Needless to say, chillies are some of the most commonly found and consumed vegetables across Indian households. However, they are usually purchased in large quantities and stored in the refrigerator, and lose their moisture content and freshness after a few days.
So instead of allowing this to happen, why not grow them in your home and use fresh chillies while cooking every time? To grow them, you do not need a garden, terrace or balcony. You can plant them inside the house by a window that receives direct sunlight.
Here are five simple steps to grow chillies at home:
Things you will need:
- Old chillies
- Tissue paper
- A plastic container
- Organic potting mix
- Cling film or old cloth
Step 1: Cut open an old chilly and remove the seeds from inside.
Step 2: Place 10-15 seeds on a tissue and fold the paper to cover the seeds. Then, make the paper moist and let it rest in a dark place overnight.
Step 3: Fill half of the plastic container with potting mix and place the seeds. Ensure that there is enough space between the seeds before covering them with soil again.
Note: Add a small layer of soil to cover the seeds as the saplings need space to shoot out.
Step 4: Spray water over the soil and make it moist.
Step 5: Cover the box with cling film and punch a few holes. Or, place a thin cloth such as muslin cloth to cover it. This allows air to enter the container.
Within one week, the seeds should have small leaves sprouting from them. Each of these seedlings should be transferred to separate pots carefully.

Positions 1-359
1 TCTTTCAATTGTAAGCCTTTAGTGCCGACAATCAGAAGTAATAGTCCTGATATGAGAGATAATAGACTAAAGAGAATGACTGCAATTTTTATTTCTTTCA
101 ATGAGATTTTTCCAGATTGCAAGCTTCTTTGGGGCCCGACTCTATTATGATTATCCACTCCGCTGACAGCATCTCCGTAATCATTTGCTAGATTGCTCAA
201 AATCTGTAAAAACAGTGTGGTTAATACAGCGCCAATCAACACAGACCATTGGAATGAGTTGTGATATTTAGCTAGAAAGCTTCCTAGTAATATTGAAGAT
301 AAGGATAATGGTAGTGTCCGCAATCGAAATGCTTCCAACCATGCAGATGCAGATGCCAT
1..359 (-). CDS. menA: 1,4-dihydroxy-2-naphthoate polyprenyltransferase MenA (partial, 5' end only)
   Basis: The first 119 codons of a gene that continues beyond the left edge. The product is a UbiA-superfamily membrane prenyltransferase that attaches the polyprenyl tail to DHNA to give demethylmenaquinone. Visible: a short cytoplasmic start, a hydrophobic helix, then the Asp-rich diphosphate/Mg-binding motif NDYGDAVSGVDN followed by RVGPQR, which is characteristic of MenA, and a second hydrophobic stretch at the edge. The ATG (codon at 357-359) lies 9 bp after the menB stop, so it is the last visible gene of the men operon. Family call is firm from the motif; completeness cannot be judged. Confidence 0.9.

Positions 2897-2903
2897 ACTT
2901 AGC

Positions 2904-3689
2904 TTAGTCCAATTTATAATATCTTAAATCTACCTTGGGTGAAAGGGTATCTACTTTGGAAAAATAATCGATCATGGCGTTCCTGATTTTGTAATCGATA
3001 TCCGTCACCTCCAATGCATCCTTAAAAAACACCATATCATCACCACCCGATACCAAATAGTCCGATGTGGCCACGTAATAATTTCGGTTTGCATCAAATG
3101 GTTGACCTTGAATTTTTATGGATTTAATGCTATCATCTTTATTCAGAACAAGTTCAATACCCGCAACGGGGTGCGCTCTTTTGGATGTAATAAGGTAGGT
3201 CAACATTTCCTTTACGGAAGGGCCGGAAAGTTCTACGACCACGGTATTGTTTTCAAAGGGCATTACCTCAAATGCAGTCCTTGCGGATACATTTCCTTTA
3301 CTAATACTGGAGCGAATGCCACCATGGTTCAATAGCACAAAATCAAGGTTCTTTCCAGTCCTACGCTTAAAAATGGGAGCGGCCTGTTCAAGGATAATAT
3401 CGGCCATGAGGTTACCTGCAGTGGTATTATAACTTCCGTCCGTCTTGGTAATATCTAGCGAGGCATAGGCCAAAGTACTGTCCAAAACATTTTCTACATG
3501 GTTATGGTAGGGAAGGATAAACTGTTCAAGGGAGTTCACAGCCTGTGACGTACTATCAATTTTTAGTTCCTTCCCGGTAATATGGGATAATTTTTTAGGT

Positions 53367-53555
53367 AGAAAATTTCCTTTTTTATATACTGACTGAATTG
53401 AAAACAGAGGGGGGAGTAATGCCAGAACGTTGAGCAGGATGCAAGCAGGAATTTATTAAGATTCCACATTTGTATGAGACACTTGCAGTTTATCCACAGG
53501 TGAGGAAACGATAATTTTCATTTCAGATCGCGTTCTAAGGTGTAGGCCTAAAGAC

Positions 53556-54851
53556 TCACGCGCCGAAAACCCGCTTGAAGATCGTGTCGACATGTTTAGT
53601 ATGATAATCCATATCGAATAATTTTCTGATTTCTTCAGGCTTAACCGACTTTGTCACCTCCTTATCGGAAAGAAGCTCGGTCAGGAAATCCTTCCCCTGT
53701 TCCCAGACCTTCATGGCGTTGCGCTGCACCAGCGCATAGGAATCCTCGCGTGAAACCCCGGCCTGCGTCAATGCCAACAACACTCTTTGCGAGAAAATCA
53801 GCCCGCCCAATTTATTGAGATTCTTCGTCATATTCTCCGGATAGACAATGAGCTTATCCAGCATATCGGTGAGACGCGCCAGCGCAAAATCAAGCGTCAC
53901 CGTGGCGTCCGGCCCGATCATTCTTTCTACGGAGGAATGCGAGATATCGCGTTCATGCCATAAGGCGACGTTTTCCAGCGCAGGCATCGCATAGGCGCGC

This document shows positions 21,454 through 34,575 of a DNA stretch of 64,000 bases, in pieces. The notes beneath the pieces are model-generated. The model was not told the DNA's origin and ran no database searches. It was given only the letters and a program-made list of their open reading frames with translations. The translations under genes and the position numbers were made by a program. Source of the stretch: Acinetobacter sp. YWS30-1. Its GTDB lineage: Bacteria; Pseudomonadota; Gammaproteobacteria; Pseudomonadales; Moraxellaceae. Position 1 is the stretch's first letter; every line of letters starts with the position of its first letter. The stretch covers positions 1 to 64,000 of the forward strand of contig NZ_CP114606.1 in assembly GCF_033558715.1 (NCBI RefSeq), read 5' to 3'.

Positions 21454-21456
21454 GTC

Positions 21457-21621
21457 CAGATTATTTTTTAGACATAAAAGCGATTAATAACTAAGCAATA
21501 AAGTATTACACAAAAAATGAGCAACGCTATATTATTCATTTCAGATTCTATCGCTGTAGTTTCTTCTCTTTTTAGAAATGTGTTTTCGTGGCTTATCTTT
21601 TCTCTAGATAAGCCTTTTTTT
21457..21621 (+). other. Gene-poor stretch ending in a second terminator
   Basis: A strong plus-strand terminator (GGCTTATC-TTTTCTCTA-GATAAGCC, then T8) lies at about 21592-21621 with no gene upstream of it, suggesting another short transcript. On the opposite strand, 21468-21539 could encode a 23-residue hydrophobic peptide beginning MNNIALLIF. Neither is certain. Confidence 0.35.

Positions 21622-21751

S Sathyanarayanan (51), a resident of Chennai grows over 400 plants on this terrace. He says that if the tiny leaves do not show up within 10 days, it means the seeds were infertile and the process needs to be repeated.
He says, “Once the seedlings are transplanted to different pots, you should place them in an area that does not receive direct sunlight. The plant must be sprayed with water every evening until it reaches a height of 1.5 feet. After this, it is advisable to add compost or rice water every two weeks as nutrition to the plant.”
Sathyanarayanan adds that after one month, it is common for chilli plants to catch leaf curl disease, which causes discolouration and shrivelling up of the leaves.
To avoid this, he suggests spraying the plant with organic pesticides every two weeks.
He says, “Simple organic pesticides such as turmeric mixed with water, cow urine mixed with water, or asafoetida mixed with water can be gently sprayed on the leaves of the plant to kill the fungus or prevent it from spreading.”
Image courtesy – Sonia Sangwan
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